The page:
May the sight of the homecoming of Nazanin Zaghari-Ratcliffe and Anoosheh Ashoori be an icon of courage, hope and all things humane. Whether at home, on the move, or in the corridors of aid, diplomacy and power, may hope and courage prevail.

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Returners

more @gardenstudiogram

Sometimes I’m surprised by the most vivid memories of people, places, thoughts and treasures – and I’m so thankful for the wonders of the reflective human brain, albeit that as a young schoolboy I was convinced that mine was duller than everyone else’s!

These images, captured in Edinburgh a year ago, make me glad to be alive – and hugely looking forward to my forthcoming return there. I am one of life’s ‘returners.’ I love to retrace my steps in the times and spaces that have brought the joy in the centre of me most fully to life – even whilst occupied, too, with the new.

I am so lost for words when I think of Ukraine today that I hardly dare speak of it at all. But being ‘lost’ is no excuse for forgetting – and I am in awe of the courage, hope and kindness that we’ve seen coming to the fore in many a news bulletin – in the face of truly unspeakable events.

Perhaps we all love to retrace at least some of our steps? Perhaps our human ability to ‘relive’ joy is one of our chief sources of fuel for life – and even for facing up to the reality of (our own) death; for courage in times of darkness, for compassion when we hear another’s crying, for hope when everything we hold dear appears threatened?

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Voyage

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Oh! ABBA there is
such tenderness in this long
awaited hearing you –

heart and soul and mind
and body resonate with
rhythms long familiar –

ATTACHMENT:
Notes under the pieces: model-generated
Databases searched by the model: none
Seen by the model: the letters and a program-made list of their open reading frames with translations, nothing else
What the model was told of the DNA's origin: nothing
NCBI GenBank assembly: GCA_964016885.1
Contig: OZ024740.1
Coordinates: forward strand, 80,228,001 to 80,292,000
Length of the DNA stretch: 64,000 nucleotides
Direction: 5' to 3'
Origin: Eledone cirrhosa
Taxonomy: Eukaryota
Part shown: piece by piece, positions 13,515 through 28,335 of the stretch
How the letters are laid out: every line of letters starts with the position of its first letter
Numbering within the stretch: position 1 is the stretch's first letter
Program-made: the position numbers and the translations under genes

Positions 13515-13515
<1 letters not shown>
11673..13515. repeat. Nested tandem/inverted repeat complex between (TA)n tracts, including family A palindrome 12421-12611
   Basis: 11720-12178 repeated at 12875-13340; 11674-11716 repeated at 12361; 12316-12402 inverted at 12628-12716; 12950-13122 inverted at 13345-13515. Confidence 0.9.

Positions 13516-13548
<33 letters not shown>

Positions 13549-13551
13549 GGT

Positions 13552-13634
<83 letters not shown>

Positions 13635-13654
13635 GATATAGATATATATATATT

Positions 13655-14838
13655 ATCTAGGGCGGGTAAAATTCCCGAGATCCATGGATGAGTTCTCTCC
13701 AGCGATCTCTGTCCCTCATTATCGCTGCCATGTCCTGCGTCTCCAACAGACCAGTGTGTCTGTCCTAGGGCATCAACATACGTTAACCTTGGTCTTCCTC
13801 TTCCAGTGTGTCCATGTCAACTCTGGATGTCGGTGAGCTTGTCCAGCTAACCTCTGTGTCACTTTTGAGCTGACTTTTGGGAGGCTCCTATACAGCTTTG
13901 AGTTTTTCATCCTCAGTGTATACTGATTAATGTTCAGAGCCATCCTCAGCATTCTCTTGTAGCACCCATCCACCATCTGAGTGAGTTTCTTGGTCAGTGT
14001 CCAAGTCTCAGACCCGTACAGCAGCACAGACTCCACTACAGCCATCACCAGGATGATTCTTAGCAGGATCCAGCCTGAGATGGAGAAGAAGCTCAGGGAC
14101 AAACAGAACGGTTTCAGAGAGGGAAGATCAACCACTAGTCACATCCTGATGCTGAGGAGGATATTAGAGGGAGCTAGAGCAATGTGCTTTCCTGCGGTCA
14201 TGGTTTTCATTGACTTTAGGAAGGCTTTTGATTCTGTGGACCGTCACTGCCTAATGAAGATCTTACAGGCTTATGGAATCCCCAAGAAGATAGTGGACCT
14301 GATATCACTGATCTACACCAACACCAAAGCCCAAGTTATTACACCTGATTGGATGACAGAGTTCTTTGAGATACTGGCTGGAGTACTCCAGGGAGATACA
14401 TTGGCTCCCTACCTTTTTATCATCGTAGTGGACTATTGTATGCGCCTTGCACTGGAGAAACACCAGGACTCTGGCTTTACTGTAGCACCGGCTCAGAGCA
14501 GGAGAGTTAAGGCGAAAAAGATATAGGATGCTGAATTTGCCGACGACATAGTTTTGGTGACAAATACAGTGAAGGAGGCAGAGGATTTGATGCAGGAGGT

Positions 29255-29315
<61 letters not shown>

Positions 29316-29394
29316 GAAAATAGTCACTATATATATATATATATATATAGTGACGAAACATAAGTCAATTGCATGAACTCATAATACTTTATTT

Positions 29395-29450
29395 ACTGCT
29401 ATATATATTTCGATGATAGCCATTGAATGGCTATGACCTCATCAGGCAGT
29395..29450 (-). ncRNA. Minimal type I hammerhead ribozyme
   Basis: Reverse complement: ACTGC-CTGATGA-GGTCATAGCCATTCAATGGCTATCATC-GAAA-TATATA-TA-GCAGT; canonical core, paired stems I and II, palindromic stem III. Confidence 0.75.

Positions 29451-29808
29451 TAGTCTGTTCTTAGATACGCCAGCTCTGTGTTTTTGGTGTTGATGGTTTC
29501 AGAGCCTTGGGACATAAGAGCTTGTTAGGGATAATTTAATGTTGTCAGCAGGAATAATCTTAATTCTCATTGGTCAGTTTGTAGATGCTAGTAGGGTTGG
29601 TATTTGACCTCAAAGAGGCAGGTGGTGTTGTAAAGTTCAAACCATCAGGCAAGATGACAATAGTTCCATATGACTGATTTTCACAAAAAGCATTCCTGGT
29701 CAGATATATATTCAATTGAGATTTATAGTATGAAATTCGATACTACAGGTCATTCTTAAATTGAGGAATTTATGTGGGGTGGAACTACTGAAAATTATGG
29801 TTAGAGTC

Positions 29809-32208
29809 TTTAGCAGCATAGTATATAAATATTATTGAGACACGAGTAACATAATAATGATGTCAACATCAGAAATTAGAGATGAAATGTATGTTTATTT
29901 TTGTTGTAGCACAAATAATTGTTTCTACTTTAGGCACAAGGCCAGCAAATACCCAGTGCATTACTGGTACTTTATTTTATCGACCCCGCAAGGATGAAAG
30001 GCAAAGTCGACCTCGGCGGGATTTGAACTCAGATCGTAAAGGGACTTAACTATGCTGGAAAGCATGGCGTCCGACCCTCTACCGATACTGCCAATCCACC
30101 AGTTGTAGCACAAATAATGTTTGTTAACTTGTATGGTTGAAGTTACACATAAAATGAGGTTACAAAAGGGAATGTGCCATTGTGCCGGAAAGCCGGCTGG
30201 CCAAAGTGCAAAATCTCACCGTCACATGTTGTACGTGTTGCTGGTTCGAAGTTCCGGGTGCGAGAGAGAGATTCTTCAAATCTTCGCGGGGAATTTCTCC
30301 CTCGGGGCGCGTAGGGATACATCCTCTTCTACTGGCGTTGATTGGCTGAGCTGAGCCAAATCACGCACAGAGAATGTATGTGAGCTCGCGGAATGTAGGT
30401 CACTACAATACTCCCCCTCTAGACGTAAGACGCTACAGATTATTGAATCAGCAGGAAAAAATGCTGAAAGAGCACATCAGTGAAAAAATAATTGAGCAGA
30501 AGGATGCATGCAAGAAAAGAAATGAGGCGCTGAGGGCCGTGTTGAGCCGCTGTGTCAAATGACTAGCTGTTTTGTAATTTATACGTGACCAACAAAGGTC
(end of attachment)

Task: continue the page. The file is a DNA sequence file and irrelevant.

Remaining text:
and celebration
of our fragilities lights
paths before us all

as hope-filled echoes
of your Andante call us
to courage in shared

Voyage

Love and hope and memory

when you go home tell them
of us and say ‘for your
tomorrows we gave our today’

i

perhaps you did not
see one hundred years ahead
yet Sir you graced each

ii

thank you for singing
love and hope and memory
as you gave your all

iii

you did not know me
but sacrificed anyway and now
live in Love in all

SRM – MM Haiku 51 Day 81

From dust

Screenshot 2017-03-15 19.37.10

click images to enlarge

It was warm and we were ambling. Glorious cloud formations floated in the blue dome above us and I suppose I must have been waxing lyrical a bit! ‘Where does your imagination come from?’ my friend asked. ‘From dust,’ I replied immediately. ‘Or, to be more precise, from dust flecks in my eyes.’

Everyone’s experienced them. Perhaps lying in sunshine, on a freshly mown lawn in August. I didn’t know then, as a very small boy, about the Hebrew vision of Creation formed out of dust. But, in company with summer daydreamers all over the world, I could see – behind closed eyelids – little floating flecks of dust (or whatever it is that floats there) and thus began the habit of a lifetime: ‘watching’ a Creator’s playtimes. The beginnings of meditation, one might say. Knowing with a faith-full certainty that there are colours and causes, glories and great wonders, lights and shades of darkness, silences and sounds, warmth and coolness, profound music and mysteries, that are already ‘accessible’ to us long before we complicate our lives by straining (or training!) to see, or hear, or smell, or touch, or taste.

And in that garden ‘knowing’ I learned that faith is about something deeper and greater than humankind could possibly draw ultimate boundaries around. So, for me, our philosophical, political and religious convulsions, and our loves and hates – important though they be – are situated in a space much larger and freer than we usually inhabit.

And here, and there, in the poetry of eternal creativity, I anticipate, I imagine, and whether my eyes are closed or open, for me and for all of us, I hope. Today’s flecks of dust – ourselves and all created things – will be reshaped for the joy of creation.